The aims of this study were (1) to assess the running activities of adolescent tennis players during match play with respect to velocity, acceleration, and deceleration; (2) to characterize changes in these activities during the course of a match; and (3) to identify potential differences between winners and losers. Twenty well-trained adolescent male athletes (13 ± 1 y) played one simulated match each (giving a total of 10 matches), during which distances covered at different velocity categories (0 to < 1, 1 to < 2, 2 to < 3, 3 to < 4, and ≥ 4 m·s−1) and number of running activities involving high velocity (≥ 3 m·s−1), acceleration (≥ 2 m·s−2), and deceleration (≤ −2 m·s−2) were monitored using a global positioning system (10 Hz). Heart rate was also assessed. The total match time, total distance covered, peak velocity, and mean heart rate were 81.2 ± 14.6 min, 3362 ± 869 m, 4.4 ± 0.8 ms−1, and 159 ± 12 beats min−1, respectively. Running activities involving high acceleration (0.6 ± 0.2 n·min−1) or deceleration (0.6 ± 0.2 n·min−1) were three times as frequent as those involving high velocity (0.2 ± 0.1 n·min−1). No change in the pattern of running activities (P ≥ .13, d ≤ 0.39) and no differences between winners and losers (P ≥ .22, d ≤ 0.53) were evident during match play. We conclude that training of well-trained adolescent male tennis players need not focus on further development of their running abilities, since this physical component of multifactorial tennis performance does not change during the course of a match and does not differ between the winners and losers.
Isabel Mayer, Matthias W. Hoppe, Jürgen Freiwald, Rafael Heiss, Martin Engelhardt, Casper Grim, Christoph Lutter, Moritz Huettel, Raimund Forst and Thilo Hotfiel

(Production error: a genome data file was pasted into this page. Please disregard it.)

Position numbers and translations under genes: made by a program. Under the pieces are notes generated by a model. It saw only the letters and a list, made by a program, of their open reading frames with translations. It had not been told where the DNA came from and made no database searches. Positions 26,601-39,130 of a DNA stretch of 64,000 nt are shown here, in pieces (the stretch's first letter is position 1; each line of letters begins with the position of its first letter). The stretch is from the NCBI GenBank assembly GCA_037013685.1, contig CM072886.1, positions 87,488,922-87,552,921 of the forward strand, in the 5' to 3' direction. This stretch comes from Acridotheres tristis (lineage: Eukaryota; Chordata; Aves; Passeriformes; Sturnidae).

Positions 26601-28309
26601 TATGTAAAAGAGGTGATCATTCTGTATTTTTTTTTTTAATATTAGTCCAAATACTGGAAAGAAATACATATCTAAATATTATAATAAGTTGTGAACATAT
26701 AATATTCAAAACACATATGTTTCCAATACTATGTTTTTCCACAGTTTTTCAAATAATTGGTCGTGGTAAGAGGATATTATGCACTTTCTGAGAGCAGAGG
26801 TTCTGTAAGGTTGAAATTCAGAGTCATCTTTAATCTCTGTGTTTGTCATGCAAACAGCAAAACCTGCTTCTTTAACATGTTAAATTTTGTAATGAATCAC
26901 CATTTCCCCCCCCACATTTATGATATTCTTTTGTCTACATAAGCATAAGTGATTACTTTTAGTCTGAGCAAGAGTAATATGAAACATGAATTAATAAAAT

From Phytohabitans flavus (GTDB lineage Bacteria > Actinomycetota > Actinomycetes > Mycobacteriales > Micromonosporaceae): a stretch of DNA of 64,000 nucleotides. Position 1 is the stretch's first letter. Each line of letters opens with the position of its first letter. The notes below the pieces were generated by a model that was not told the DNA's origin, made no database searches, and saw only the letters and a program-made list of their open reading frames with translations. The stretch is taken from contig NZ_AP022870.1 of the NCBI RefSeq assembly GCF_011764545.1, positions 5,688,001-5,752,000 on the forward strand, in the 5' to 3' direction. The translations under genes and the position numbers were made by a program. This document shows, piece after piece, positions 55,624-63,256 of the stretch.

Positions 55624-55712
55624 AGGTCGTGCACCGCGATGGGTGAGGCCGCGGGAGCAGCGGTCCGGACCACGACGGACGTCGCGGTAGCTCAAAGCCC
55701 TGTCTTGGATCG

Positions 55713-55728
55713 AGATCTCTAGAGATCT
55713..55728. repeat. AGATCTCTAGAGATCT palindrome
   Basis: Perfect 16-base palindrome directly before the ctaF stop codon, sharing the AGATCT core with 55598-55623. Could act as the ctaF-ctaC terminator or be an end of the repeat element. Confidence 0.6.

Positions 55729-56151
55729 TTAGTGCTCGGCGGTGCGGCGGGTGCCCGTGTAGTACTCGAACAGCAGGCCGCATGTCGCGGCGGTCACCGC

Context: Foam rolling (FR) has been developed into a popular intervention and has been established in various sports disciplines. However, its effects on target tissue, including changes in stiffness properties, are still poorly understood. Objective: To investigate muscle-specific and connective tissue-specific responses after FR in recreational athletes with different FR experience. Design: Case series. Setting: Laboratory environment. Participants: The study was conducted with 40 participants, consisting of 20 experienced (EA) and 20 nonexperienced athletes (NEA). Intervention: The FR intervention included 5 trials per 45 seconds of FR of the lateral thigh in the sagittal plane with 20 seconds of rest between each trial. Main Outcome Measures: Acoustic radiation force impulse elastosonography values, represented as shear wave velocity, were obtained under resting conditions (t0) and several times after FR exercise (0 min [t1], 30 min [t2], 6 h [t3], and 24 h [t4]). Data were assessed in superficial and deep muscle (vastus lateralis muscle; vastus intermedius muscle) and in connective tissue (iliotibial band). Results: In EA, tissue stiffness of the iliotibial band revealed a significant decrease of 13.2% at t1 (P ≤ .01) and 12.1% at t3 (P = .02). In NEA, a 6.2% increase of stiffness was found at t1, which was not significantly different to baseline (P = .16). For both groups, no significant iliotibial band stiffness changes were found at further time points. Also, regarding muscle stiffness, no significant changes were detected at any time for EA and NEA (P > .05). Conclusions: This study demonstrates a significant short-term decrease of connective tissue stiffness in EA, which may have an impact on the biomechanical output of the connective tissue. Thus, FR effects on tissue stiffness depend on the athletes’ experience in FR, and existing studies have to be interpreted cautiously in the context of the enrolled participants.